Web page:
Emma Lovell, 34, Townsville Qld
Gasping for air I clutched my chest.
'Are you all right?' my husband Nathan, then 30, asked, rushing to my side. I wasn't. Just walking from our bedroom to the bathroom left me breathless. Weighing nearly 200 kilos, I was struggling to shake a recent bout of pneumonia.
'I think we should take you to the hospital,' Nathan said.
I was struggling to breathe and by the time we got there I was blue in the face. Doctors immediately hooked me up to a ventilator and I stayed there on oxygen for five days.
'I thought I was going to lose you,' Nathan said as he finally drove me home. His words echoed hauntingly in my head. I could have died.
I was only 28 but the doctors had told me my weight was putting such enormous pressure on my body, I was only likely to live another five or 10 years. My size had become a death sentence...
I'd always been big. By the time I started high school I was 100 kilos and at age 16 I was 150 kilos, but I didn't let it stop me from having fun. I still rode my pushbike eight kilometres to school each day and went swimming on the weekends. In year 10 I proudly went to the school formal despite being the biggest girl there.
My nan had always taught me to believe in myself. So when I was teased, I didn't let on how much I was hurting inside. Too self-conscious to eat in front of others, I'd get through the school day drinking cans of cola. At home, I'd tuck into meals of pasta or meat and potatoes. I tried to diet, but for every kilo I lost I gained three. By year 12 I weighed 180 kilos and was a size 28.
Soon after graduating, I met Nathan at a friend's house. He had a fantastic sense of humour and we hit it off immediately. Falling in love, we married five years later. I was still 180 kilos at the time and it was hard to find a dress to fit. So my Aunty Jen made my wedding gown. Despite my size I felt like a princess.
Nathan loved me for who I was, and being surrounded by the love of my family and friends made me feel beautiful regardless. However I'd always wanted to be a mum and in order to do so I had to lose weight. I was told I had the ovaries of a 50-year-old and that we wouldn't be considered for IVF until I was a healthy size.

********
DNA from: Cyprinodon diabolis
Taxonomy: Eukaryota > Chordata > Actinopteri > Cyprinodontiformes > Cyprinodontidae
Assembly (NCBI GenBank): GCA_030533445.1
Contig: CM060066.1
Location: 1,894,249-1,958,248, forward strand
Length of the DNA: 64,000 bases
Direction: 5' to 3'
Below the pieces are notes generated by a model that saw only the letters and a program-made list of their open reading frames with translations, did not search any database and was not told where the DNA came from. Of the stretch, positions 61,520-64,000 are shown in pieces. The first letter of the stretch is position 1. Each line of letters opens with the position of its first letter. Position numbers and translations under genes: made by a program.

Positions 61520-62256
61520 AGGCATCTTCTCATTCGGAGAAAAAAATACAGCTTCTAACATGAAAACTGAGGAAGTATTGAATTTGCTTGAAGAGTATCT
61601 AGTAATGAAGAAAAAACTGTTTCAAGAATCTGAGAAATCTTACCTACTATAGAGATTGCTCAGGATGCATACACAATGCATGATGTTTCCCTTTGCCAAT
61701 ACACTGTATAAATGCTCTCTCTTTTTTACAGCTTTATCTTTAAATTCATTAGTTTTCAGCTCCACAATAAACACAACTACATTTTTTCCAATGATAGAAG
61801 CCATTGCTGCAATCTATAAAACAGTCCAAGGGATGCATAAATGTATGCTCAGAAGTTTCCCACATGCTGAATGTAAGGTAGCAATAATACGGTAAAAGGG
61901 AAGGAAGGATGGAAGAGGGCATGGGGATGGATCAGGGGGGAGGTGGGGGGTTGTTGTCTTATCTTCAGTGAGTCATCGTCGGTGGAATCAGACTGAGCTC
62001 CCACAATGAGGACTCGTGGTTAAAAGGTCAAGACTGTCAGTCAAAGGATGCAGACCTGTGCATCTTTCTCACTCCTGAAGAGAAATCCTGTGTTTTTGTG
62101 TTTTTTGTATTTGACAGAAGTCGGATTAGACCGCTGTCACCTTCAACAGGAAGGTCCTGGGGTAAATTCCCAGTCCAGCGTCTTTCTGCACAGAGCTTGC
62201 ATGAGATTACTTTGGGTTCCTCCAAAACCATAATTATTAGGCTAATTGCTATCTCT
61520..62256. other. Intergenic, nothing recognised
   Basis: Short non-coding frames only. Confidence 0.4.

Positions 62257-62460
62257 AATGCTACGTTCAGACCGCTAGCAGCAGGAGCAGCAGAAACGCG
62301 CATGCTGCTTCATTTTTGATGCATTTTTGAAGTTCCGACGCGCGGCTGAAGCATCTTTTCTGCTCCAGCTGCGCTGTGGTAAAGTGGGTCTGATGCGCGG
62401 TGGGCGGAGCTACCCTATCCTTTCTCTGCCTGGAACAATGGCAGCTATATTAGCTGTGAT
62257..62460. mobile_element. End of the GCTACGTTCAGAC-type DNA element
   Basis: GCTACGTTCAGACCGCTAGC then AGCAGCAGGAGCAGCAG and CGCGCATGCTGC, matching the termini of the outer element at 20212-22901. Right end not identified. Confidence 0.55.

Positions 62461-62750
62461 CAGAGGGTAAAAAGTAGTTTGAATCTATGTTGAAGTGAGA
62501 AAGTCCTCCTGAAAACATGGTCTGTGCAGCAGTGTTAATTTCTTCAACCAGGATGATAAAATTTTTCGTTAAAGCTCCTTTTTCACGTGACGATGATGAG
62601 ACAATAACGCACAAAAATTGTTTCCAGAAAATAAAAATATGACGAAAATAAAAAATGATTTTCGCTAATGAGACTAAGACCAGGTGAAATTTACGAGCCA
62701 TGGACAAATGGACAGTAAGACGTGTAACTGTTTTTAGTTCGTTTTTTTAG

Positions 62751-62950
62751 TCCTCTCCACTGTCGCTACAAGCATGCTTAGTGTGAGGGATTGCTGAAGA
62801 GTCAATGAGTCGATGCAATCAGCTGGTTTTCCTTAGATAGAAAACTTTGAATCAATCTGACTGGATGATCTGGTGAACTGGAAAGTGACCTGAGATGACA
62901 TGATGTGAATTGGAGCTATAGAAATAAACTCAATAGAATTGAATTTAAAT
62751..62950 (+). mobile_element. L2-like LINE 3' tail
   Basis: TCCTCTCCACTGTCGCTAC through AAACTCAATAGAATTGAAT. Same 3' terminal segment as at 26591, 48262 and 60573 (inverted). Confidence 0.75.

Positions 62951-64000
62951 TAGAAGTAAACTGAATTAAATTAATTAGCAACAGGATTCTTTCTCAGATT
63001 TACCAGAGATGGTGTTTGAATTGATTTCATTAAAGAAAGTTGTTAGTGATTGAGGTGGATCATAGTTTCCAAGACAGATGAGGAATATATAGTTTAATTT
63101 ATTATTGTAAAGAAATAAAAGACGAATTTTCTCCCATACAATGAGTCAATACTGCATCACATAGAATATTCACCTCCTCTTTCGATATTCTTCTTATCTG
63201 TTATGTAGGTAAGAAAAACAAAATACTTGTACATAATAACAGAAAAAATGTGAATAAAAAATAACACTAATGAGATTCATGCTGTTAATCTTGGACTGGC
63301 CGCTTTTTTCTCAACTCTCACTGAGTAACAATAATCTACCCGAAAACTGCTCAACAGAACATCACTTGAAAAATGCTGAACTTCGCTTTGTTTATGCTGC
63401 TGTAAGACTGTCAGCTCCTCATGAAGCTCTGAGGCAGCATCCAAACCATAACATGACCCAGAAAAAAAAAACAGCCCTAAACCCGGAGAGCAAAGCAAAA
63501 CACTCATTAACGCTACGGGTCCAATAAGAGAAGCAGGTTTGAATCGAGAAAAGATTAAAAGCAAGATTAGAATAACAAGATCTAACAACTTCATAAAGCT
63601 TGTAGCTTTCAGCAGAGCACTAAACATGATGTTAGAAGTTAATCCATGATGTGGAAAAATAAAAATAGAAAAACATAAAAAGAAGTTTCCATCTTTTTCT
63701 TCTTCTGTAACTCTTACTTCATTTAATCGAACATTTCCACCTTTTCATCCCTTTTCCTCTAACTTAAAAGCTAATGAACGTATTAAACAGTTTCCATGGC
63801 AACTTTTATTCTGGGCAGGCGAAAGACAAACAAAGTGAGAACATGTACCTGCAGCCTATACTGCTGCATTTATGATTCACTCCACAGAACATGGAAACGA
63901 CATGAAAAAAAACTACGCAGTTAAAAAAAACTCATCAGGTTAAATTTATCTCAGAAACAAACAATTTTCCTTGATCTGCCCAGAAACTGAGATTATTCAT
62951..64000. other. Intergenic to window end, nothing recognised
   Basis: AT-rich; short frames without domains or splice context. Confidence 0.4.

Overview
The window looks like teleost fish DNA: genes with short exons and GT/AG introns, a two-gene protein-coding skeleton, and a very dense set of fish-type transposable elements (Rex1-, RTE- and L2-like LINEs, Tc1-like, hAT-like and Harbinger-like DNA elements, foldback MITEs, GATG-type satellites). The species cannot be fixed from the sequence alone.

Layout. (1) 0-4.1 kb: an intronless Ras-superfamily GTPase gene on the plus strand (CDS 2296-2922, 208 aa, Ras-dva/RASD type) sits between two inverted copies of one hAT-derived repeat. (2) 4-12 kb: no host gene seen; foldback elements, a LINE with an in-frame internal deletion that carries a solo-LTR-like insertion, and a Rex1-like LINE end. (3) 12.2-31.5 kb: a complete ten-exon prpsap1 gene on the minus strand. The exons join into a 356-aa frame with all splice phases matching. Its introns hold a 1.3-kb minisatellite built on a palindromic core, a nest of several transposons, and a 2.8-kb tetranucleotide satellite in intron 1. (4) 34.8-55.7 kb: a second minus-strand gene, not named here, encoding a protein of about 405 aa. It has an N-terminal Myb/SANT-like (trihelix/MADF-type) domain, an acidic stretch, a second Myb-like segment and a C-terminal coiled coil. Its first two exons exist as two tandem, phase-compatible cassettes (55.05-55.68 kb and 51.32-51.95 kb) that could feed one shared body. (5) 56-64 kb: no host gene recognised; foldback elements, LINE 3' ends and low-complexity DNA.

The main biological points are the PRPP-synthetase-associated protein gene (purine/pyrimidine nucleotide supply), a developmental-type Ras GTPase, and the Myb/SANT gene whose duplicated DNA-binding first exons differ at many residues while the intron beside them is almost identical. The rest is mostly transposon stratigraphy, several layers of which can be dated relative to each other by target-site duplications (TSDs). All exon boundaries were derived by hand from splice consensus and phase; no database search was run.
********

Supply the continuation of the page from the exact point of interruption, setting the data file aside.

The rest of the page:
After lots of research, I decided to investigate lap band surgery - a procedure that would curb my appetite by limiting the amount of food the stomach can hold. A specialist said I was a candidate for the op and my name was put on the waiting list. As the months passed, I continued to go out and have fun - enjoying fancy-dress parties and socialising. But it meant my weight crept up and up. I started avoiding the scales because I was so big they simply said 'error' when I stood on them.
It was four years before I finally got a call to say my surgery could be scheduled. During the pre-surgery check-up in April 2010, I was in for a shock. The scales registered 219.6 kilos. Seeing the number, I died a little inside. Could it really be true?
My doctor advised me that rather than having lap band surgery, I should consider a gastric bypass - a permanent procedure that makes the stomach smaller and causes food to bypass part of the small intestine. The thought of such major surgery made me nervous, but I knew it was my best chance to change.
'We can do it on May 10,' the doctor said. One month away! It had all happened so fast! My mind was in a whirl. What if something went wrong? I could only hope this was the beginning of a new life...
The op took four hours and afterwards the only sign of the surgery were five tiny marks on my torso. At first I couldn't even drink water, but after three days I could consume clear liquids and was able to go home.